January 2017—MWANZA, Tanzania—Rehema Roberts was at home when she first began feeling labor pains. Then came the bleeding. After 38 long weeks of pregnancy, Roberts knew she could be in serious trouble. With few options, she set out on foot for the nearest available health center. All she could do was hope for the best.
In emergencies like these, being able to reach a health facility can spell the difference between life and death. For millions of rural Tanzanians like Roberts, however, harsh terrain, lack of transportation, and punishing distances stand in the way. What’s more, ambulances are in short supply; in some areas, a mere handful of ambulances are tasked with serving millions.
Fortunately, the staff at Roberts’s local health center were equipped with a solution. After diagnosing her with potentially fatal antepartum hemorrhage, they called the Mobilizing Maternal Health program’s 24-hour hotline to report the emergency. After gathering basic information on her condition, the call center dispatched a local taxi to drive her to the district hospital, routing an automated mobile payment to the driver in the process. In a matter of minutes, Roberts was on her way to get the urgent care she needed.
The community-based emergency transport service highlights the power of mobile technology in improving access to health care—but it doesn’t stop there. Mobilizing Maternal Health also teams up with community health workers to deliver personalized health information and follow-up messages to pregnant and postpartum women using a mobile application. The app educates health workers and patients on common signs of danger, and sends reminders when follow-up visits and estimated delivery dates are approaching.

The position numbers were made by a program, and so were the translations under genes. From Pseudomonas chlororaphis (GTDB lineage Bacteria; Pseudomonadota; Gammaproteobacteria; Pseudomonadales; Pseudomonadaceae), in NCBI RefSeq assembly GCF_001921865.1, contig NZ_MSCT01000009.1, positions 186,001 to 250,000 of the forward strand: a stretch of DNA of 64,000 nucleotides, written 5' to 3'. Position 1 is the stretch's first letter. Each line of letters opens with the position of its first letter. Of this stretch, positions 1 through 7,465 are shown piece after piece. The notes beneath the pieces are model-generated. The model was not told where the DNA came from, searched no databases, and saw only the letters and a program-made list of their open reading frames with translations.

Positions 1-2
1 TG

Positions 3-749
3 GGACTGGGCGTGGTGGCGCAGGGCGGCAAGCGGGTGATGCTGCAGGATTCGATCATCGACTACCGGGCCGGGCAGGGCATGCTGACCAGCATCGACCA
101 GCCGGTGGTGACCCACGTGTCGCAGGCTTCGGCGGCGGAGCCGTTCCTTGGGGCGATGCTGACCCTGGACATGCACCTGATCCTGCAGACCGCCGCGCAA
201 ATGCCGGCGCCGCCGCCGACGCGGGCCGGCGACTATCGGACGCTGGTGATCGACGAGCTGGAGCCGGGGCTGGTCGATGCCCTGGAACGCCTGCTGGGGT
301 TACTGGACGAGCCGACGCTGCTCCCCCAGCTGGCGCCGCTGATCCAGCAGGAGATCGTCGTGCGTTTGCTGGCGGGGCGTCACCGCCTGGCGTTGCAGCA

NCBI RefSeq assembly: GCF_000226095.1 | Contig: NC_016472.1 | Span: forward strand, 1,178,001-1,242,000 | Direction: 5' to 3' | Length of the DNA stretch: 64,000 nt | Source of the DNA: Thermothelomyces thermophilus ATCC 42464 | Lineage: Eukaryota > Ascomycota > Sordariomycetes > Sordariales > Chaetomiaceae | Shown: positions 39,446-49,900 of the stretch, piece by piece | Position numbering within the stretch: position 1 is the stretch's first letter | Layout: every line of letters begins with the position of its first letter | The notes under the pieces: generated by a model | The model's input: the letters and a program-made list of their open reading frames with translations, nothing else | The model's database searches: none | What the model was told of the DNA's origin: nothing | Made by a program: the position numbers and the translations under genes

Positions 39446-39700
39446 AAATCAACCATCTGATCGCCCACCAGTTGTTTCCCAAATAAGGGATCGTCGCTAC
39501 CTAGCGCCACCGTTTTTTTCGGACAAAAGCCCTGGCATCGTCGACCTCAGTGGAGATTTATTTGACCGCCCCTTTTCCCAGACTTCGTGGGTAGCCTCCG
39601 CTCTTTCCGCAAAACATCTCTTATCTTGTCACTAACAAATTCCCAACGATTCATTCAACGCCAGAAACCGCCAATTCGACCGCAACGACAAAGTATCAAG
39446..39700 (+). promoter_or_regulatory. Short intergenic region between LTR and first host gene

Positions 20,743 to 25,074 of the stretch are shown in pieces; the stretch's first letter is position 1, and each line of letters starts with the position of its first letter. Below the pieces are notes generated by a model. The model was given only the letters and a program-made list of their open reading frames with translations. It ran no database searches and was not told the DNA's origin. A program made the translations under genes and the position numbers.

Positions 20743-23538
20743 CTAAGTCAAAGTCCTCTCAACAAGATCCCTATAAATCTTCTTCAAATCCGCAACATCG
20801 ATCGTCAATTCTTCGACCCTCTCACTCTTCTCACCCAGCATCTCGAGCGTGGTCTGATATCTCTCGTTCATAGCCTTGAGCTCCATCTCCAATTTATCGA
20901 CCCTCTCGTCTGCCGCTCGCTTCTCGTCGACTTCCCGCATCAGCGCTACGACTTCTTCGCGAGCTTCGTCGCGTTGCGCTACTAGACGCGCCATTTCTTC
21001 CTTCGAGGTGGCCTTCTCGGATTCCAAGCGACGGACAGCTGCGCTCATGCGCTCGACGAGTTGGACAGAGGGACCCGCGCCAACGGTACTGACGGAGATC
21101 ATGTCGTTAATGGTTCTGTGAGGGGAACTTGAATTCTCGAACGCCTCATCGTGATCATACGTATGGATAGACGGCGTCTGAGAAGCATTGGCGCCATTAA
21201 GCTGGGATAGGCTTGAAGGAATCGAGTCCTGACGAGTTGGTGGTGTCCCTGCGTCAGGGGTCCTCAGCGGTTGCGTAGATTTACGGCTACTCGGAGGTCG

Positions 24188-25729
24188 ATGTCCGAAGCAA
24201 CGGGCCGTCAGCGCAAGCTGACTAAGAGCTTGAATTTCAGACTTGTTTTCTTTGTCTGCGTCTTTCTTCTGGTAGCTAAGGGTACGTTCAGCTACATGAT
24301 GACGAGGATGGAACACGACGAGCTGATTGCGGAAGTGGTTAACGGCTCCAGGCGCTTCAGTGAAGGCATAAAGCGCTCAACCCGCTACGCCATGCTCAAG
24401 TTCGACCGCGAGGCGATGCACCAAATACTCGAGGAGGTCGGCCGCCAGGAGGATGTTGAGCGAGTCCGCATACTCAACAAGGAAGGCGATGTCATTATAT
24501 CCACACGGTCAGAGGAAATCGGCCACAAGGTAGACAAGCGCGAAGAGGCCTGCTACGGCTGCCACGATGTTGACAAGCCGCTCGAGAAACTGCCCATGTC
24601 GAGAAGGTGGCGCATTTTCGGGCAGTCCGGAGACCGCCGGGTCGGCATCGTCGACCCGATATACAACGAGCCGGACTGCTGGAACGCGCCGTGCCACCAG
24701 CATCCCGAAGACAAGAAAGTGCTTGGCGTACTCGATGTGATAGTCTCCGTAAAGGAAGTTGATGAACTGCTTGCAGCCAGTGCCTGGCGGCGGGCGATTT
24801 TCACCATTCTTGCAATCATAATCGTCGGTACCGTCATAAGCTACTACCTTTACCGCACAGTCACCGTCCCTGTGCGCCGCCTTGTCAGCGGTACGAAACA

“My community health worker educated me a lot,” Roberts said. “She taught me about breast feeding, nutrition, and helped me make a plan to deliver at a health facility. When I started bleeding with labor pains, I knew I had to go to the health facility. When I knew the taxi was coming to take me to the hospital, I was no longer scared. My husband was with me, and I thank God I had free transportation.”
Today, Roberts is the proud mother of Setu, her newborn son who was safely delivered that day at the district hospital. She’s not alone. Since October 2015, the program has helped transport over 2,500 mothers in rural areas of northern Tanzania. All it takes is dedicated local health workers, a phone call, and a little innovation.
Mobilizing Maternal Health is a public-private partnership between USAID and the Vodafone Foundation aimed at linking community maternal and neonatal health services to district and regional health facilities. By using mobile technology to educate pregnant women, monitor and coach community health workers, and provide emergency transport, the project expects to save the lives of more than 5,000 at-risk mothers from 2013 to 2017.
Last updated: January 09, 2017